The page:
Where climate permits, playing on outdoor ice-skating rinks, frostbite and all, is remembered fondly by many a skater and hockey player including this author during his formative years in the Waterloo Region of Ontario (see red dot on map).
However, “The backyard rink is a tradition- one that future generations may not get to experience because of the damaging effects of climate change,” says Robert McLeman in a report by Jenna Wootton of Cottage Life. McLeman is an Associate Professor of Geography and Environmental Studies at Waterloo’s Wilfrid Laurier University and one of the profs running the Rink Watch project.
There is a lot of attention, for instance, being given to the impacts of climate change on polar bears and Arctic sea ice. But it hits home when your backyard ice rink melts prematurely or, worse yet, is abandoned as a feasible undertaking. Yes, losing outdoor skating rinks is a small casualty in the grand scheme of climate change, but for a Canadian, it’s cultural; few other ventures are more personal, in my case representing Gordie Howe on the neighborhood outdoor rink. Says professor McLeman in a RinkWatch forum post:
“When I was a kid and we were playing shinny or road hockey, we had to announce to the other kids which NHL player we were going to pretend to “be” when we started to play. It wasn’t like the Roch Carrier story, “The Sweater”, where all the kids pretended they were Rocket Richard, but the opposite: you couldn’t have 2 people pretending to be the same player. There were always arguments over who would get to be Borje Salming the 1st year he came over from Sweden to play for the Leafs (there were fewer arguments the following year).”
So, when is an outdoor ice rink feasible? Research has shown it takes several cold days to lay the initial ice on the rink. Consequently, the beginning of the season for outdoor ice rinks is the last of three days where the maximum temperature does not exceed -5 C.; above that temperature, forget it.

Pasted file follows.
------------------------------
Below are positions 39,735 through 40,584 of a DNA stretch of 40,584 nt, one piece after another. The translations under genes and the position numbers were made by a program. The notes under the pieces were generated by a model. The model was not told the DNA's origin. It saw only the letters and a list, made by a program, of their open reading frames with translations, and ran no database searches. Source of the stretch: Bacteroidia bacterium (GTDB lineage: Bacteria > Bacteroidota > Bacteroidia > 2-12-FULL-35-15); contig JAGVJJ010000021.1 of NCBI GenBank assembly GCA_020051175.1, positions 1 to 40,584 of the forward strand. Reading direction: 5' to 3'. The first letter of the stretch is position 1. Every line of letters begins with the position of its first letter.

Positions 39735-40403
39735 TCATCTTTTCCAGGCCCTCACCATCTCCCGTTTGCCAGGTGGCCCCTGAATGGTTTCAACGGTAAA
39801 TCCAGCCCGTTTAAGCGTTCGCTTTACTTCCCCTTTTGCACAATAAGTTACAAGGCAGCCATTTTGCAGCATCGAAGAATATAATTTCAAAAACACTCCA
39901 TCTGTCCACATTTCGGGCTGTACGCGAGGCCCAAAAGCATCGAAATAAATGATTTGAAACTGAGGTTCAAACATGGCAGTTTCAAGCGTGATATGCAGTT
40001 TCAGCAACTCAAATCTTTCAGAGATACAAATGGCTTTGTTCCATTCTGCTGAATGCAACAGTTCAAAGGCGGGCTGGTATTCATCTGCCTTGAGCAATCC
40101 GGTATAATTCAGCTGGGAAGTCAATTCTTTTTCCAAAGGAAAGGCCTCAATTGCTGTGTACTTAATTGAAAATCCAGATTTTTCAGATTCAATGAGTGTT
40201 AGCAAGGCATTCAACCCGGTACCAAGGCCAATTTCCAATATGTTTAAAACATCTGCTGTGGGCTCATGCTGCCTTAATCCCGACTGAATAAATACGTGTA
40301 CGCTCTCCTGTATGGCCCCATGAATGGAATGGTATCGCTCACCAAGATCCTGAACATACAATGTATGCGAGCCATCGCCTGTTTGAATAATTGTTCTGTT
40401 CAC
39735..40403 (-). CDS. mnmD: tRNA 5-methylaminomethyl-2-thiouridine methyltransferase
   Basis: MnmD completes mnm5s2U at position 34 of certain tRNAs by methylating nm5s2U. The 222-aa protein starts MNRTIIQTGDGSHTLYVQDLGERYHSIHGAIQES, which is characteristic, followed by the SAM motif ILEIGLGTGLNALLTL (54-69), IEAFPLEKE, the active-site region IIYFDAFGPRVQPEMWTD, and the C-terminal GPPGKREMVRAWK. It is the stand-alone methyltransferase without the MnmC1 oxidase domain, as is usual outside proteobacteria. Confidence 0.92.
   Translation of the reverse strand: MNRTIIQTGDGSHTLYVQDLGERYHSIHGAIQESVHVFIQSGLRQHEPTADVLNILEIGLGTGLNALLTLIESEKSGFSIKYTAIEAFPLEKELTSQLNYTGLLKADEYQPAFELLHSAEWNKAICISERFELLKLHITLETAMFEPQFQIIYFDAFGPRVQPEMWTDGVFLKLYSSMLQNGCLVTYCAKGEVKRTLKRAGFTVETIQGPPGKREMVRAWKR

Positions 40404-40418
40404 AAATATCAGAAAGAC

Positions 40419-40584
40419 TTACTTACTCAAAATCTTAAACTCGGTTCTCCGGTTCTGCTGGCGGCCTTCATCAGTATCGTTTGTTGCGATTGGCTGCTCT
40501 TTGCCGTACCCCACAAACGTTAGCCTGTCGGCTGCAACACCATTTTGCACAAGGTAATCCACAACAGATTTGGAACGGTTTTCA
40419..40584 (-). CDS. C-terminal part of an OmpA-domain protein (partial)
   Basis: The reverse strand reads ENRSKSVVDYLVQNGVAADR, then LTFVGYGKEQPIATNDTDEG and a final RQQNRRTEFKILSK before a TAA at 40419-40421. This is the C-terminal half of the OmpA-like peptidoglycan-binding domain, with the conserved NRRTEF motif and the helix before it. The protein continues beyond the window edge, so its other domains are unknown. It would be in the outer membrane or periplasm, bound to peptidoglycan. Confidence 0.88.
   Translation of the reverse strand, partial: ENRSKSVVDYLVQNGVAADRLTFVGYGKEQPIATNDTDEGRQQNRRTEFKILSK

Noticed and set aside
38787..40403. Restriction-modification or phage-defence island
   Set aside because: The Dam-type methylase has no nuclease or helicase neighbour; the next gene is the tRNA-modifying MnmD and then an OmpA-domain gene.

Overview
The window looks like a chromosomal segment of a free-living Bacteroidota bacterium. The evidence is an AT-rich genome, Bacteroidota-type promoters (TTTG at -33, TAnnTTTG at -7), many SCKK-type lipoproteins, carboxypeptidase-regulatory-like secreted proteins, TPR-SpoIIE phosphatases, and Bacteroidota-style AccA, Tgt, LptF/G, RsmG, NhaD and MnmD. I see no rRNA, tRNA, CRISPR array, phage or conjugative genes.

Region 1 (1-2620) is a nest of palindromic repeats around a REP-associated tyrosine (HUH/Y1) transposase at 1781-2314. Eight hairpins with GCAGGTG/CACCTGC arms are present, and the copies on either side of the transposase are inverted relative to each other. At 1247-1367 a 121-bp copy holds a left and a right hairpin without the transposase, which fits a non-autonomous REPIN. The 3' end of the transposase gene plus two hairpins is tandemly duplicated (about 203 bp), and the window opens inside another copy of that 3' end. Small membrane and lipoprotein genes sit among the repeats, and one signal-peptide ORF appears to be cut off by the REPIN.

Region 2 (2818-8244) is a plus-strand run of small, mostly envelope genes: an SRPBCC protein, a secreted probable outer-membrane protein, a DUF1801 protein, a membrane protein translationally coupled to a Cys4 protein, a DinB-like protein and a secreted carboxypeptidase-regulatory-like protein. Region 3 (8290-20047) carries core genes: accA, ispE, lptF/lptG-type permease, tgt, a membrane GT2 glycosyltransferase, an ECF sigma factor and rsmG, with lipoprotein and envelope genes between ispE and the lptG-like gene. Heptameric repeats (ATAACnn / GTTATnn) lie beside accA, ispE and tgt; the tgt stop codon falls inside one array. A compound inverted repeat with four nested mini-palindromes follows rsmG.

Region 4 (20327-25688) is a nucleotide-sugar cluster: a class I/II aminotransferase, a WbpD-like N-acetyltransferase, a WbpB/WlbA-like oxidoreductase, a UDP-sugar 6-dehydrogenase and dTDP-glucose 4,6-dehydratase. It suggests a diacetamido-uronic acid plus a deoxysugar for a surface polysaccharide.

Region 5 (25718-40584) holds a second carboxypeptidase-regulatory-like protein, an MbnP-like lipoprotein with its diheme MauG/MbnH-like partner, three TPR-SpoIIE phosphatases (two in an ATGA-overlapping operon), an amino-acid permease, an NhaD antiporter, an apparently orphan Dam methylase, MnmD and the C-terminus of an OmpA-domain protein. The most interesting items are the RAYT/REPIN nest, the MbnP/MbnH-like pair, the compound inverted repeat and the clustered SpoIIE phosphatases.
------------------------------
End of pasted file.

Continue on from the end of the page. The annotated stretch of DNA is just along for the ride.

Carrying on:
Climate Change Modeling: Previous Research
Previous research and climate-change modeling has shown Canadian winters are getting shorter because of changing climate conditions. Since 1950, winter temperatures in Canada have increased by more than 2.5 C – that’s three times the globally-averaged increase attributed to global warming caused by human activity.
Related to this, a study released in 2012 showed that the tradition of outdoor ice hockey in Canada is being threatened by these climate changes.
Lawrence Mysak, co-author of the report and a professor at McGill University in Montreal, Que., commented that warmer winter temperatures caused by climate change is restricting the operation of ice rinks. “We were able to see that in general, the rinks were being opened later and later over the last… 50 years, and secondly that the length of the season has also shortened by… one or two, sometimes three weeks,” said Mysak in a 2012 CBC News report
The regions being hit the hardest are the Prairies, southeastern British Columbia and southern Ontario and Quebec. The Maritimes and northern parts of the country, however, have not seen significant changes. So what’s next?
Outdoor Rink Watch Program
“From the Yukon to Newfoundland, and from Minnesota to Massachusetts, hundreds of North Americans have signed up their outdoor skating rinks as data sources for a Laurier research project on climate change,” announced Wilfrid Laurier University’s press release in 2013.
Birdwatchers have been conducting backyard bird counts for decades. Modeled on these efforts, the rink watch project has now garnered thousands of citizen scientists. “If you ask skaters, they’ll deliver,” reported the Montreal Gazette’s Monique Beaudin. “People register their outdoor rink on the website and then post updates showing when their rinks are ‘skateable’ or ‘non-skateable’.” At the time of this writing the total rink watchers reporting over 75 readings was 1209.
Rinkwatch.org now features forums where users can swap ice-making tips and share pictures of their rinks, with an introduction of mobile-phone apps planned.
Decoding Science. One article at a time.